CHAPEL HILL — While protesters can still be heard in front of the post office on Monday evenings protesting the War on Terror, some students are attempting to prove that not everyone in this college town agrees.
The Carolina Troop Supporters is a group of college students from UNC-Chapel Hill, North Carolina State, and other colleges that have formed a bond to work together to support U.S. troops fighting in Iraq and Afghanistan. This is not a group concerned about the politics of intervention or the United Nations. Instead, the students want to do more to support the troops than place a yellow ribbon magnet on their car.
The group was started by club President Ashley Weeks and came through a discussion that originated in an anthropology course. Weeks said the professor discussed the sacrifices soldiers made to fight and she wanted to do something other thanb to simply say “thank you.”
“At the time, there was a lot of protests going on and a lot of negative stuff,” Weeks said. “This isn’t really supporting the war. Our main objective is to support the troops.”
Supporting the troops is something the group has done admirably since its formation. The group has active pen pal lists and communicates regularly with troops, receiving updates on the war’s progress rarely reported in the news media. Group members also prepared gift bags and carts to send to troops and special gift bags for returning soldiers. The gift bags include everything from a small bottle of shampoo to a gift certificate for dinner at Maggiano’s Little Italy restaurant.
Some members of the supporters have even gone to military bases to welcome home the soldiers when they return from duty.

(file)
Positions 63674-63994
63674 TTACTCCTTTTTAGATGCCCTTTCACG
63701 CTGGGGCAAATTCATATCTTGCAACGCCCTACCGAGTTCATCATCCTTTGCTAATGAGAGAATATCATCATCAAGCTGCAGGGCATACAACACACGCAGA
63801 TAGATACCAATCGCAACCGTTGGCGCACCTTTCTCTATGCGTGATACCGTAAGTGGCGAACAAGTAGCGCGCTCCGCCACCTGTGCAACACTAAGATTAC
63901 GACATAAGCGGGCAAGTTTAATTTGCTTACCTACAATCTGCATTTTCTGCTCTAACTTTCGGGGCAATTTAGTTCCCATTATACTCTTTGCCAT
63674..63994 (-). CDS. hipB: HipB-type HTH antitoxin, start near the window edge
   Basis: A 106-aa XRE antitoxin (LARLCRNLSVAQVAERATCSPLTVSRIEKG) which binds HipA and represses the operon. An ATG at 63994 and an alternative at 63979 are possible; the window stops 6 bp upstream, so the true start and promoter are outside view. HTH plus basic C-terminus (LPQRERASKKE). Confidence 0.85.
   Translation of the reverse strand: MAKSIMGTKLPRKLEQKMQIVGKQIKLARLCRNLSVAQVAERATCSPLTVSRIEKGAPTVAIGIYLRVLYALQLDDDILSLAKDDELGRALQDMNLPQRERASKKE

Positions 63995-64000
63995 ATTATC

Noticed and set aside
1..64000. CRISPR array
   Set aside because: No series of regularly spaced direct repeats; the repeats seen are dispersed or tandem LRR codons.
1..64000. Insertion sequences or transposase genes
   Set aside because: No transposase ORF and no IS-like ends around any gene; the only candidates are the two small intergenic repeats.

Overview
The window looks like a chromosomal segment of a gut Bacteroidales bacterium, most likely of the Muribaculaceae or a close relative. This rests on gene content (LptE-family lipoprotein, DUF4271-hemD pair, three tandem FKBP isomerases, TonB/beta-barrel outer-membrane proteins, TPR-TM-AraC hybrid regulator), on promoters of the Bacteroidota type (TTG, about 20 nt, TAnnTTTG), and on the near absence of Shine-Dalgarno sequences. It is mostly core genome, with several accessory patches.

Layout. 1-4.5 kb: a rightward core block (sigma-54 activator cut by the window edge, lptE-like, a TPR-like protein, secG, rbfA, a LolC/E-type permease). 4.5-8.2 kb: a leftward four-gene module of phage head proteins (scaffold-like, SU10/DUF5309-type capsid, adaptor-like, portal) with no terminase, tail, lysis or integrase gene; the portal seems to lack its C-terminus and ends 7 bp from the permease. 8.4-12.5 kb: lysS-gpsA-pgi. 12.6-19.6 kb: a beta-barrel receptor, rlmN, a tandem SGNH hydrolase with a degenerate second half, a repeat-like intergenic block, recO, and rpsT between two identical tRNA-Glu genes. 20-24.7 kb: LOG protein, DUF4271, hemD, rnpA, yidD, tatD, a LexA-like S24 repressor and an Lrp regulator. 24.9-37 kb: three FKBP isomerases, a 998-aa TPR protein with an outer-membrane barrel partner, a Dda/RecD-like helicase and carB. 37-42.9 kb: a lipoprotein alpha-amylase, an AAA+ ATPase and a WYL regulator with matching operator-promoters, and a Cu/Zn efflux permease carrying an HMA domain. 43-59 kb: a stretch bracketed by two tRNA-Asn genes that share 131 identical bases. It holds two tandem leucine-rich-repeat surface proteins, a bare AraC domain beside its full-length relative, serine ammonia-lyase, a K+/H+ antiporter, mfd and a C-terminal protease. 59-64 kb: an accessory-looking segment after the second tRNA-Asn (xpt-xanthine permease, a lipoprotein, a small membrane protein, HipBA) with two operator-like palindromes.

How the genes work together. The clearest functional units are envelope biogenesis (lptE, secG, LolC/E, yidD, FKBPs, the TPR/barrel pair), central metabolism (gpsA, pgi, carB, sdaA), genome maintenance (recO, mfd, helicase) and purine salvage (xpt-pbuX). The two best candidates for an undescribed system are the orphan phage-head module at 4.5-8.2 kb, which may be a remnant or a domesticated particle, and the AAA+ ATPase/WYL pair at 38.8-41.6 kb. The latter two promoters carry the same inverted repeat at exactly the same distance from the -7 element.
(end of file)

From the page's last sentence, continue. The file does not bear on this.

“I think it’s a good thing to do,” said James Boicourt, an N.C. State student and Carolina Troops Supporter member who drove from Raleigh to attend a recent meeting.
During a recent meeting, members gathered to fill bags of candy and decorate tiny red Valentines Day hearts to send to the troops. The hourlong meeting highlighted the respect the group has for the members, with each wanting to make each card special for their selected soldier.
With each card, a member would place a cut-out photo of celebrities such as Paris Hilton, Jennifer Aniston, Debra Messing, and Brad Pitt. They would also add cute Valentines Day phrases with the attempt to make a soldier smile.
“I left Brad for you,” was the inscription on a card with Anniston’s picture. It was signed simply “Jenn.”
There is more to the group than making touching Valentine’s Day cards or spending time with the troops when they return home from duty. Group members participate and coordinate with other groups across the nation to participate in fund-raisers to help support their efforts. One such fund-raiser was a trip to Foxboro, Mass., to work a New England Patriots’ concession stand booth during the team’s first exhibition game, which just happened to be against the Philadelphia Eagles.
The group is also planning a heavy-metal concert at Chapel Hill’s Cats Cradle, with proceedings benefiting their efforts. Group leaders simply dubbed the event “Hard Core for the Hard Corps.”
Through all the letters to the troops, the cards and spending time with each other, Weeks said the experience has been “eye opening” for some members.
“I really enjoy it,” Weeks said. “People really appreciate what we are doing.”
For more information on the Carolina Troop Supporters, visit the group’s website.